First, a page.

About 2.5 million people became infected with HIV-AIDS in 2007. Over two million people died of the incurable disease last year, Ban Ki-Moon, the Secretary General of the United Nations said. He stressed out that almost 70 percent of all HIV-positive people still have no access to the retroviral therapy.
“This situation is unacceptable. The world will fall short of achieving universal access to HIV prevention, treatment, care and support in the absence of a significant increase in the level of resources available for HIV programs in low- and middle-income countries,” he said to the UN General Assembly at a High-Level Meeting on AIDS in New York.
The report from Ban Ki-Moon said that the number of HIV-infected people all over the world totals 33.2 million as of December 2007. AIDS has already killed 25 million people, Interfax reports with reference to the UN news service.
The UN Secretary General pointed out that the world starts to feel the output from the unexampled amount of funds invested in the struggle against HIV epidemic during the current decade.
Ban Ki-Moon also set out his regret about the fact that the number of HIV-positive individuals continues to grow in several countries. The list includes Russia, Ukraine, China and the USA.
The UN Secretary General urged the leaders of all countries of the world to take necessary measures to struggle against the discrimination of HIV-positive people.
In Russia, the number of identifiable HIV-infected individuals has dropped from 80,000 in 2001 to about 40,000 in 2007.
Russia’s Surgeon General, Gennady Onischenko stated that the efforts which Russia takes to struggle against the AIDS pandemic are insufficient as long as the nation has so many infected citizens. “The fact that the majority of the infected are young people aged 18 to 25 is especially tragic,” he said.
AIDS was first reported June 5, 1981, when the U.S. Centers for Disease Control and Prevention recorded a cluster of Pneumocystis carinii pneumonia (now still classified as PCP but known to be caused by Pneumocystis jirovecii) in five homosexual men in Los Angeles. In the beginning, the Centers for Disease Control and Prevention (CDC) did not have an official name for the disease, often referring to it by way of the diseases that were associated with it, for example, lymphadenopathy, the disease after which the discoverers of HIV originally named the virus. They also used Kaposi's Sarcoma and Opportunistic Infections, the name by which a task force had been set up in 1981. In the general press, the term GRID, which stood for Gay-related immune deficiency, had been coined. However, after determining that AIDS was not isolated to the homosexual community, the term GRID became misleading and AIDS was introduced at a meeting in July 1982. By September 1982 the CDC started using the name AIDS, and properly defined the illness.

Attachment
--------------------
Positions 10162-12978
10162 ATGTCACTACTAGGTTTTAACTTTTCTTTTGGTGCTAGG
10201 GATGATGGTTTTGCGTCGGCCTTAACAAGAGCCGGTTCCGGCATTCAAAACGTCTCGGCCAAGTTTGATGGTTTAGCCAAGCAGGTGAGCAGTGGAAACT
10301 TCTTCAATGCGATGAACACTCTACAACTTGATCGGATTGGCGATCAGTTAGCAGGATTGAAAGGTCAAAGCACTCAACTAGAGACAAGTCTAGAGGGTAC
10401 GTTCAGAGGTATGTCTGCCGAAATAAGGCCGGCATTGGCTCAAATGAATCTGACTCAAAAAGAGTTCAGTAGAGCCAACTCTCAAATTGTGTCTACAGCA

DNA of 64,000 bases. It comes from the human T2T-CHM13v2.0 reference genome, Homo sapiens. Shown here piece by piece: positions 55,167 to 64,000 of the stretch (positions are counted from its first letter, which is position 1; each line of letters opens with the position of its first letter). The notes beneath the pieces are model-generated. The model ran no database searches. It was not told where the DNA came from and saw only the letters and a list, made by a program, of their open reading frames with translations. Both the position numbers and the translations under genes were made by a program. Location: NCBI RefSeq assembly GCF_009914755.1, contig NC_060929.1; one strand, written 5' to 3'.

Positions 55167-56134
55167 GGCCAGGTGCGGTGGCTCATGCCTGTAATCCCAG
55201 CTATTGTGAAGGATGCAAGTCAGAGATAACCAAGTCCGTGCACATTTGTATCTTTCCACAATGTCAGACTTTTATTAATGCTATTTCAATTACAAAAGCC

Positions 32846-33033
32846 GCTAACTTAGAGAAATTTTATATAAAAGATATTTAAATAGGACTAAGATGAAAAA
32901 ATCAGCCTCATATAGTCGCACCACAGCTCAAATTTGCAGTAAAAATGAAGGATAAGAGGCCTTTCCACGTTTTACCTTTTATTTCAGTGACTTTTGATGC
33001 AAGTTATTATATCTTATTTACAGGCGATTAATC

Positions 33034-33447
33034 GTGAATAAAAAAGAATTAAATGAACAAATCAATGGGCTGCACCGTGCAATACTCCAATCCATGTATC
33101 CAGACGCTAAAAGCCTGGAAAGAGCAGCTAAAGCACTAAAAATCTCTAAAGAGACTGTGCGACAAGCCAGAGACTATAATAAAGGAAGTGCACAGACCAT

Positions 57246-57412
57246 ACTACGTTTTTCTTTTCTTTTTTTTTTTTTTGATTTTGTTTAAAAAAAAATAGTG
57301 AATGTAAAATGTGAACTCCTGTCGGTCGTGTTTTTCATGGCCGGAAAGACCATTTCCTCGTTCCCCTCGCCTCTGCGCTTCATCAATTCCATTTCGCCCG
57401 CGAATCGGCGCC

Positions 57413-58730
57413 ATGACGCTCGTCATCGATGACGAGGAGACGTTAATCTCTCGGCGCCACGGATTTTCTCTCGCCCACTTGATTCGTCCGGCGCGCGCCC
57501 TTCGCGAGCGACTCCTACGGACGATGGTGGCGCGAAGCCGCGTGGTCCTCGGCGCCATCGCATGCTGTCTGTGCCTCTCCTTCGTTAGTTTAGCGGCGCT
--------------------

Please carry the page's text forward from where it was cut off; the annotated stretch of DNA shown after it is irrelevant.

A more controversial theory known as the OPV AIDS hypothesis suggests that the AIDS epidemic was inadvertently started in the late 1950s in the Belgian Congo by Hilary Koprowski's research into a poliomyelitis vaccine. According to scientific consensus, this scenario is not supported by the available evidence.
A recent study states that HIV probably moved from Africa to Haiti and then entered the United States around 1969.
As new treatments continue to be developed and because HIV continues to evolve resistance to treatments, estimates of survival time are likely to continue to change. Without antiretroviral therapy, death normally occurs within a year. Most patients die from opportunistic infections or malignancies associated with the progressive failure of the immune system. The rate of clinical disease progression varies widely between individuals and has been shown to be affected by many factors such as host susceptibility and immune function health care and co-infections, as well as which particular strain of the virus is involved.